More specifically, the African experience of revolutionary and transformative change does not even feature as a critical point of reference. This entire inheritance of 20th century socialism has to be engaged with critically to appreciate what were the limitations, contradictions and excesses (Saul 2013; Glaser 2013). These critical reflections, conversations and engagements need to begin in earnest and as part of ongoing attempts to ensure a broad horizon and vision for transformative change, even as transformative systemic alternatives are being advanced in the present to address the new contradictions of a globalising capitalism. Ultimately a 21st century South African socialism should be shaped by its rigorous appreciation of historical socialism’s limitations and the systemic alternatives required to overcome the new contradictions of globalising capitalism.

"Ultimately a 21st century South African socialism should be shaped by its rigorous appreciation of historical socialism’s limitations and the systemic alternatives required to overcome the new contradictions of globalising capitalism.."
Third, the re-racialising dynamics of post-apartheid South Africa has affected class, gender, spatiality and ecology. Race still matters at every level of society and is important for a renewed left politics. In this regard, questions related to the non-racialism of mass politics and of the constitutional order cannot be surrendered to the ANC. Indeed, it is the ANC’s own version of non-racialism that is itself in crisis, this further affirming the need to move beyond a singular conception of non-racialism as a political tradition. For it suggests instead the importance of affirming a plurality of non-racialisms: a diverse tradition of official and non-official, everyday, non-racialisms. Moreover, non-racialism as an organising principle and a fresh critique of capitalism (connecting race, class and gender) are existential resources for reflecting on blackness, whiteness and their intersections with class and gender and developing the new imaginary and programmatic referent (a real “Freedom Charter”) that has to be rescued from a degenerate ANC-led Alliance. 

In short, non-racialism must be re-grounded in a new political economy analysis of a globalised social formation, one that evidences dangerous ecological contradictions, must be brought into dialogue with a resurgent black consciousness movement and  must be the principled basis for confronting white and black privilege. In this regard, a non-racial approach to the climate crisis and the just transition is a crucial challenge for left politics in discovering a new horizon for itself. For the mere affirmation of blackness or whiteness actually becomes meaningless in the context of a scorched country and planet and ultimately the extinction of the human race. We need to find a renewed human solidarity to confront this challenge and to survive. In this regard a true, hard-won, non-racialism must be key to a struggle for systemic transformation as part of the just transition. But there remains much work to be done on this front.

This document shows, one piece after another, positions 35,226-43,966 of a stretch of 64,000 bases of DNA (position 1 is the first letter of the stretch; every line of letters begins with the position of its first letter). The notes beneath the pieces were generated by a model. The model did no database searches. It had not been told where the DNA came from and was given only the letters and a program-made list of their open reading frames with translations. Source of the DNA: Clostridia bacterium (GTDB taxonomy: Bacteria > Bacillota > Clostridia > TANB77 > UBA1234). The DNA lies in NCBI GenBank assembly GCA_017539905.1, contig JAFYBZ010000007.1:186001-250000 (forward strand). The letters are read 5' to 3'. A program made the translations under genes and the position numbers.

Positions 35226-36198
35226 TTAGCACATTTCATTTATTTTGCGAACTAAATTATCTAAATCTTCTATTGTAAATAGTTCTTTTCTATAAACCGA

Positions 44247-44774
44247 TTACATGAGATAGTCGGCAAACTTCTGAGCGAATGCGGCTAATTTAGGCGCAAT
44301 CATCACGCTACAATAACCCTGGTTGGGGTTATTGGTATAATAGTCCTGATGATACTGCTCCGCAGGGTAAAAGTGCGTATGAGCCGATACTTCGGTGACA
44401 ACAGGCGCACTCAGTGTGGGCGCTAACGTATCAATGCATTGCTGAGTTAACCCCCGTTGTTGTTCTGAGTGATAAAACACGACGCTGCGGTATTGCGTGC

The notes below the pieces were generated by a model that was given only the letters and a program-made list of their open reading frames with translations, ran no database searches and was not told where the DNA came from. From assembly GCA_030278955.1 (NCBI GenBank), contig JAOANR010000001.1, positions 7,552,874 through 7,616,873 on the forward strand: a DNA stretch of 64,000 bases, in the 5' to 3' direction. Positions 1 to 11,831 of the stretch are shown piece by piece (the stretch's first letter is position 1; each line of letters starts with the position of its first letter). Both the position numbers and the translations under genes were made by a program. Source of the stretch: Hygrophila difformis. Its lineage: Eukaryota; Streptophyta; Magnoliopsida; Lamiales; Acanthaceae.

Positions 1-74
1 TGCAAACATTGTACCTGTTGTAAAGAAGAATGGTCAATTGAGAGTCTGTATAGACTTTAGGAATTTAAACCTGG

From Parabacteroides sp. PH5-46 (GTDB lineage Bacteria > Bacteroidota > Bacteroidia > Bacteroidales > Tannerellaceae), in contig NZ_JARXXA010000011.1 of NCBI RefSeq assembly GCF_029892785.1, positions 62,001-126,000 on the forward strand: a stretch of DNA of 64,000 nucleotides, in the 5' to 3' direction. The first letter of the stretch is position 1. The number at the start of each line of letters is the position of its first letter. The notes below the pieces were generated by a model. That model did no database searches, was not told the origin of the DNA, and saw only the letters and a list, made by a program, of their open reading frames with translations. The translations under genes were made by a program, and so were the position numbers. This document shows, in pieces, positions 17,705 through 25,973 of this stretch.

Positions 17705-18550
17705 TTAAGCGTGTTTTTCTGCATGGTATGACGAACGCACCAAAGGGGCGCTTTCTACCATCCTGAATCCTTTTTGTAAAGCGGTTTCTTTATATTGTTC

Finally, a new left politics has to appreciate the need to build capacity for a new revolutionary politics, one more appropriately termed a new “transformative politics.” This is very much the horizon of the global left and many of the social forces championing systemic alternatives as part of the new cycle of resistance in South Africa. Transformative politics is very different from the technocratic managerialism of social democracy or coercive control of Sovietised Marxism or the patronage machine politics of revolutionary nationalism. In each of these frames of politics a vanguard was featured as a self-declared advanced layer and the custodian of history and change. Transformative politics now promises to turn its back on this elite understanding of agency, power and politics. 

Instead, transformative politics is about pre-figuring the future now through building systemic alternatives, evoking capacities for change from below, constituting new forms of mass power, rethinking the political instrument, extending and broadening democracy, reclaiming a transformed, genuinely popular, sovereignty and strengthening international solidarity. It is consistently anti-authoritarian and about democratically constituting a new working class-led counter-hegemony to sustain life. In South Africa the idea of a “movement for socialism” best embodies the logic of this politics, one within which a United Front of anti-systemic movements, an independent and worker controlled trade union federation, and a mass left party are constituted. But it is not led by “the party.” Instead such a movement for socialism is grounded in collective leadership in all its structures, a democratically conceived and commonly agreed program and a political division of labour in which a party is merely a tactical device in a mass transformative strategy. There is potential for this to be realised although whether this is what will actually happen remains an open question.